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Jewish Culture & IdeasPop Culture

The Ping Pong Project

Apr 7, 2011–Aug 28, 2011

Ping pong—it saved the life of Polish Jewish champion Alojzy Ehrlich, when a Nazi guard at Auschwitz recognized his lanky frame and pulled him to safety. In fact, what began as an upper-crust amusement in 1880s England became a game dominated by Jewish champions after World War I when its competitive focus shifted to Central and Eastern Europe. For the next few decades, it was players like Ehrlich, Austrian Richard Bergmann (who played in double-breasted suits), and Hungarian hardbats Viktor Barna and Lazlo Bellak that ruled the game.


Ping Pong player in the Koret Taube Grand Lobby during the run of The Ping Pong Project, on view Apr 7, 2011–Aug 28, 2011 at The Contemporary Jewish Museum, San Francisco.

The Contemporary Jewish Museum celebrates this curious footnote in sports history withThe Ping Pong Project—a free, temporary installation of regulation tables and equipment that allows anyone to take a shot at table tennis triumph during regular Museum hours. Admission to The Museum is not required, but a photo ID must be left with the front desk in order to check out equipment (youth and children under 18 must also have a parent’s signature).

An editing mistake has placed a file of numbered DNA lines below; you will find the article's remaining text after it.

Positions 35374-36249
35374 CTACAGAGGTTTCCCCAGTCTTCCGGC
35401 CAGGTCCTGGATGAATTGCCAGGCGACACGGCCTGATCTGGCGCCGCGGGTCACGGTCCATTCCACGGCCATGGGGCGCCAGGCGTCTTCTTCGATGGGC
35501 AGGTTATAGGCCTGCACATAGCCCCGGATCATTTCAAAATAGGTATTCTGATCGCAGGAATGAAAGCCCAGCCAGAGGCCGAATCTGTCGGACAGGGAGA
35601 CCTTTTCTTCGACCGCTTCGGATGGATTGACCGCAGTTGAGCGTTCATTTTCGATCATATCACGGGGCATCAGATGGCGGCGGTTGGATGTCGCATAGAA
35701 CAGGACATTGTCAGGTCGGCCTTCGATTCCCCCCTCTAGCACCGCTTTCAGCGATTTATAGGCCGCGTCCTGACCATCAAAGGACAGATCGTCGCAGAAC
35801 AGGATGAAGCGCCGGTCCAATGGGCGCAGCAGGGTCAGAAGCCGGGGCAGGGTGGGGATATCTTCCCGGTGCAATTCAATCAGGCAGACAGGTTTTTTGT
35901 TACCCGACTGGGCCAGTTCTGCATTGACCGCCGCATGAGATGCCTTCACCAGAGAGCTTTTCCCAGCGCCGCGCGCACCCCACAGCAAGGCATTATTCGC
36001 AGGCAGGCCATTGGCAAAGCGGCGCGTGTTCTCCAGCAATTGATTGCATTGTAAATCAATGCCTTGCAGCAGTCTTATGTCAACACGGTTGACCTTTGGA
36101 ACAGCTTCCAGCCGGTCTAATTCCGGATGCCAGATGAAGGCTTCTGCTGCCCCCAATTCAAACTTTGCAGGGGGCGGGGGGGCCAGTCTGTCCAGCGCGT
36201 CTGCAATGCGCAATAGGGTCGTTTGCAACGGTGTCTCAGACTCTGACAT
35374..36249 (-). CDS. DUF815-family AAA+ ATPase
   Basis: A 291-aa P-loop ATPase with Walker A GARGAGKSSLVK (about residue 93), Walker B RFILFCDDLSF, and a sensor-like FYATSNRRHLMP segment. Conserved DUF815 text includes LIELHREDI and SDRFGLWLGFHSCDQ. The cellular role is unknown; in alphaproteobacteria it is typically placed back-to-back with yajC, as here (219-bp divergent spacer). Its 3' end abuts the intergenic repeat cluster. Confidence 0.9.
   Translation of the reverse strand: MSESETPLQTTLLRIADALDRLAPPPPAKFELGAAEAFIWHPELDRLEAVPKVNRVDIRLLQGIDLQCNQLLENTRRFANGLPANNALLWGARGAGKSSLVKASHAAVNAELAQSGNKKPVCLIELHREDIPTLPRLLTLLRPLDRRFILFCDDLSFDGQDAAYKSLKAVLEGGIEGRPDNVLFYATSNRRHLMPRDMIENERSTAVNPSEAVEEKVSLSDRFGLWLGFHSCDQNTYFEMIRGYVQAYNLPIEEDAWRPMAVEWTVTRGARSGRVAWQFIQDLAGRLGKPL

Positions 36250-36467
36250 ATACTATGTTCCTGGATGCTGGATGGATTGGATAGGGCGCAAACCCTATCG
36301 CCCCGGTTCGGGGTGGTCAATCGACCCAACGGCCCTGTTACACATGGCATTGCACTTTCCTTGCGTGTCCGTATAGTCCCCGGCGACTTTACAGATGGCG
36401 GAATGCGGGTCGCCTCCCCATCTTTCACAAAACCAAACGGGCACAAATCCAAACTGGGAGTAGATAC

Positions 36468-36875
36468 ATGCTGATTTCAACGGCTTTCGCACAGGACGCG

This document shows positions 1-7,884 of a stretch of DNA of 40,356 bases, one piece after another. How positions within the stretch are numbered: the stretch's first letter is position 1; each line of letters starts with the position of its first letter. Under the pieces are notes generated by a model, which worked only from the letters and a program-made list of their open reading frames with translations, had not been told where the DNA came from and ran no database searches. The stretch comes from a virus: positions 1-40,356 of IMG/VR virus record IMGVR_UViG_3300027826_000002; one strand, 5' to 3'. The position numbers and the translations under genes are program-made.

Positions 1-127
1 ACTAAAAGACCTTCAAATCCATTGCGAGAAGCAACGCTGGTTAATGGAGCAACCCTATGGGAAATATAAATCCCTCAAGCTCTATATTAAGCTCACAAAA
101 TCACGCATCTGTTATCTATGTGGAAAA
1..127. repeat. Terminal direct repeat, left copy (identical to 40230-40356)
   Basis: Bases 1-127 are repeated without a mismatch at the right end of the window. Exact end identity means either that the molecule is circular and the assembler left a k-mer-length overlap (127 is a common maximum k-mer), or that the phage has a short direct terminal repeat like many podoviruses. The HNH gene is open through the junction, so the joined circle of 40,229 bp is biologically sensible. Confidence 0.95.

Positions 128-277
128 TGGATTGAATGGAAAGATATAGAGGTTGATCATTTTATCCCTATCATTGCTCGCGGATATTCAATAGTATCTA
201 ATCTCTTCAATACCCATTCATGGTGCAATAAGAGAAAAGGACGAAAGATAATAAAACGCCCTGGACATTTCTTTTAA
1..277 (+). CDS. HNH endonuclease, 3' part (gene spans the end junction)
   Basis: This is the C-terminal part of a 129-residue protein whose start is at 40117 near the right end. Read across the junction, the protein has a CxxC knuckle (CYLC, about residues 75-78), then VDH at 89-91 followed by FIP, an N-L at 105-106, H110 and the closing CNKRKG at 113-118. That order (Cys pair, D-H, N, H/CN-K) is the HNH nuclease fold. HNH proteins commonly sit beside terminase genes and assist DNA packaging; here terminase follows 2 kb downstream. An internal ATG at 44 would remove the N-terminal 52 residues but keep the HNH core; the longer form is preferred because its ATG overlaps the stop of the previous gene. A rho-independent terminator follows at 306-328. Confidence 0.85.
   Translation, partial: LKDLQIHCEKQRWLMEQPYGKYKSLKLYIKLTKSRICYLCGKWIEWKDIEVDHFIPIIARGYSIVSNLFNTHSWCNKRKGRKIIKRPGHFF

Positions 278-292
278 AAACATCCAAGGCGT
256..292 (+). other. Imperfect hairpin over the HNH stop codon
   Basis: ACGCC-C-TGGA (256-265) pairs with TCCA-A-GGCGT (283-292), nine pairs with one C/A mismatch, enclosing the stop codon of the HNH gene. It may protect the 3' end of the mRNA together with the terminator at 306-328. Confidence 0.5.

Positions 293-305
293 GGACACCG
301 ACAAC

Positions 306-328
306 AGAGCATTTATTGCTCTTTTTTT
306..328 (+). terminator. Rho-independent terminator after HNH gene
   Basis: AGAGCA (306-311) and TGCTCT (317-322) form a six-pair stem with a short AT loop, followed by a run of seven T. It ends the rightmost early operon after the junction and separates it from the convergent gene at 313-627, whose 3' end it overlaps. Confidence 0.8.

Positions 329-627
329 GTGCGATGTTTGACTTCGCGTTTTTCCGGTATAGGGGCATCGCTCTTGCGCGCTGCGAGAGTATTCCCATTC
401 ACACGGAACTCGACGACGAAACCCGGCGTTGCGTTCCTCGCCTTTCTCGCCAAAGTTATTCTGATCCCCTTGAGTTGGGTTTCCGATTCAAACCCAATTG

The installation, inspired by the book Everything You Know is Pong by Roger Bennett and Eli Horowitz, kicks off with a special opening event on Thursday, Apr 14, 2011 from 7–9pm. The evening combines an opportunity to witness ferocious competition between reigning Bay Area champs, the chance to smash your own way to glory and a multimedia history of Jewish table tennis champions presented by Bennett and Horowitz. 

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The Ping Pong Project has been made possible by the generous support of the David B. Gold Foundation, Koret Foundation, and The Toole Charitable Foundation.